From being a protege to Nigeria’s Renowned turntable king, Jimmy Jatt to retaining a place at the top in the entertainment industry, Nanayat Abedoh, Nigeria’s Popular female Disc Jockey popularly known as the DJ Nana has done well for herself and her career. In this interview with Ifeoma Ononye, she speaks on women celebrating women and female DJs lifting other female DJs, how her passion for playing music is paving the way into other businesses
You recently had a DJ spin event. It was all about women uplifting women, Tell us what it is like when more than one female DJs jam at a musical event like yours?
The women’s month inspired that edition of Spin with Nana. I wanted to celebrate women and encourage the men to celebrate the women in thier lives.
We say ‘Happy women’s day or Happy Mother’s Day’ but there are no actual events planned to celebrate women either by the people in their lives or simply themselves.
The event was made to bring that to life to encourage women to keep doing what they are doing. Hence the all female DJ line up, such that if you lose your confidence or allow anyone or anything make you feel less of yourself, then you’re not up for the game.
Uniqueness makes you stand out at such events, not trying to do what others have done but being yourself no matter what and being able to do your own thing.
As a female DJ, what challenges do you believe other female DJS have in the industry?
Challenges are normal and as long as we are alive it’s a norm. And the higher we grow the bigger it gets, so I don’t see it as challenges anymore rather a way of life. I don’t complain about what I can’t control rather, I find ways to deal with them. Challenges will always come, so I believe Grace is always there for whosoever wants it to work for him/her.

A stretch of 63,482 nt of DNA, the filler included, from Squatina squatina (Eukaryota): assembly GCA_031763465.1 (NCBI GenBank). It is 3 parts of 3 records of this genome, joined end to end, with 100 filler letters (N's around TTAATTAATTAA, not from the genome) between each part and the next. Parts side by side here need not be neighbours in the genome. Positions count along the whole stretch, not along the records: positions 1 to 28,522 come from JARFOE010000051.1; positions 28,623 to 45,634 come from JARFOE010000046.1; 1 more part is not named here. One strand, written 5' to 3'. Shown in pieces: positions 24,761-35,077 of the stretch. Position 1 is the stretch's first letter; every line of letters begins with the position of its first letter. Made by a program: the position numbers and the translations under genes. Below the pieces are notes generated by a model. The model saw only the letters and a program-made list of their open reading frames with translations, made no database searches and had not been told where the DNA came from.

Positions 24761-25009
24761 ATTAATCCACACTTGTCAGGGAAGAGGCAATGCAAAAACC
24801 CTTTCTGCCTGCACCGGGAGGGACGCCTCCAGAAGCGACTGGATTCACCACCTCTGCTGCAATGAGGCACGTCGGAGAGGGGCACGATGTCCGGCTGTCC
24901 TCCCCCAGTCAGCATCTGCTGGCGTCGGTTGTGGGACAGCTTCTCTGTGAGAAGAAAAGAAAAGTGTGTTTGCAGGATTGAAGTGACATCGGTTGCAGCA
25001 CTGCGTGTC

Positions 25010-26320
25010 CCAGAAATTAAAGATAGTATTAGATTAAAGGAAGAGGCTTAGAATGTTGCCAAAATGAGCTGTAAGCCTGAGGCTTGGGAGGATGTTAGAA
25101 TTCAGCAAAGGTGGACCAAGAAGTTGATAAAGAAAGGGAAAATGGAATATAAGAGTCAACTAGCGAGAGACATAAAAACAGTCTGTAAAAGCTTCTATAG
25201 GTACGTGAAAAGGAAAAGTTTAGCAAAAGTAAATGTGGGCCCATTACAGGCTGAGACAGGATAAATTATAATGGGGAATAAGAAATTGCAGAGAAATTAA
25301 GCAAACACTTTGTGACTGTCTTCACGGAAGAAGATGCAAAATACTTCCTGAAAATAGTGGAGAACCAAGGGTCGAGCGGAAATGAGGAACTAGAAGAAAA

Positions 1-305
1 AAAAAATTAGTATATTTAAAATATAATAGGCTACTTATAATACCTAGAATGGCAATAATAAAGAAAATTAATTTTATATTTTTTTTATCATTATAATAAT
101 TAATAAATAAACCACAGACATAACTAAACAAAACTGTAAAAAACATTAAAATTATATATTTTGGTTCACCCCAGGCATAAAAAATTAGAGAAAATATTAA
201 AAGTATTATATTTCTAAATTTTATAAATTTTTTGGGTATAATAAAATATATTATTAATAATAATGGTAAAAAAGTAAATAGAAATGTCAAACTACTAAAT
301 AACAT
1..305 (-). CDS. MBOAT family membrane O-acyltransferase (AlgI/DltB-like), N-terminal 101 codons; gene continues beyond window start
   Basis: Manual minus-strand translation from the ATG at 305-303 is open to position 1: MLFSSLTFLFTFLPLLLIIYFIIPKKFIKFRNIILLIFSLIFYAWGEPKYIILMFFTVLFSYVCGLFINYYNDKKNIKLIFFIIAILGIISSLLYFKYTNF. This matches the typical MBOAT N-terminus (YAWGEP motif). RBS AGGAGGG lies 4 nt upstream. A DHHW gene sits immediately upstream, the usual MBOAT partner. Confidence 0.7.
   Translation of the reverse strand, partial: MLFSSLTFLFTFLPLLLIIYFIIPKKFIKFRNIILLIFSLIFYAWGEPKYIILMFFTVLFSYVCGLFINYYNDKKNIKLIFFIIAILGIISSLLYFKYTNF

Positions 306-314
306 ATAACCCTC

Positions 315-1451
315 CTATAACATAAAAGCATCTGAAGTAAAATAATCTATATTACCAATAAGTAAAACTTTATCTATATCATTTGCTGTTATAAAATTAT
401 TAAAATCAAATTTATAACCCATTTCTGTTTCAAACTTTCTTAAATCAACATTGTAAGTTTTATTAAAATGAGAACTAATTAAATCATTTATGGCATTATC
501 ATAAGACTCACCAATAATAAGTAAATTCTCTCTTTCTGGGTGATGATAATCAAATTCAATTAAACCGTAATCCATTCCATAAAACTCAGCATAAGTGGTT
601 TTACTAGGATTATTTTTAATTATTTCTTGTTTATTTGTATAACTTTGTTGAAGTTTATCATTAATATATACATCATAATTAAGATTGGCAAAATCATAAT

At the event, among the female DJ line up, there was a 7-yearold DJ. How did her interest in disc jockey at this early age make you feel? Do you think she is too young?
Aww she is adorable. Yes she is quite young but it is also good to get to know children’s talent early to know how to guide them. She may not become a professional Immediately but, the parents already have an idea of the career path.
You ditched studying law to become a DJ. Are you offering any course in Disc Jockey like DJ cuppy did?
I am not offering any course in Disc jockey and I ditched studying law because this was what I had passion for. So when I discovered I went for it and so far I’m doing great, no point looking back. I am very fulfilled and the best female DJ so far period!
Tell us a little about spin with Nana. Are you planning for it to be an annual event?
Spin with Nana is an idea born from me not getting to experience parties the way I desire. I think a lot and imagine the kind of things I want to do and experience but it doesn’t end there. I liked certain types of parties and those were not happening in Nigeria. We hardly get raves and I’ve always wanted to experience raves like I see in other countries.
So I decided to stage that kind of part, hence the idea Spin with Nana. It’s a DJ rave and we have had 5 editions so far since 2019 and more to come. The next one will hold May 14 which also happens to be my birthday and also Sallah day, I believe they will fall in the same day, imagine how much fun that will be.
You keep mentioning ‘rave’, For some who do not understand what it means, give us a little tip about what happens in the rave parties. What does it look like. What should people expect?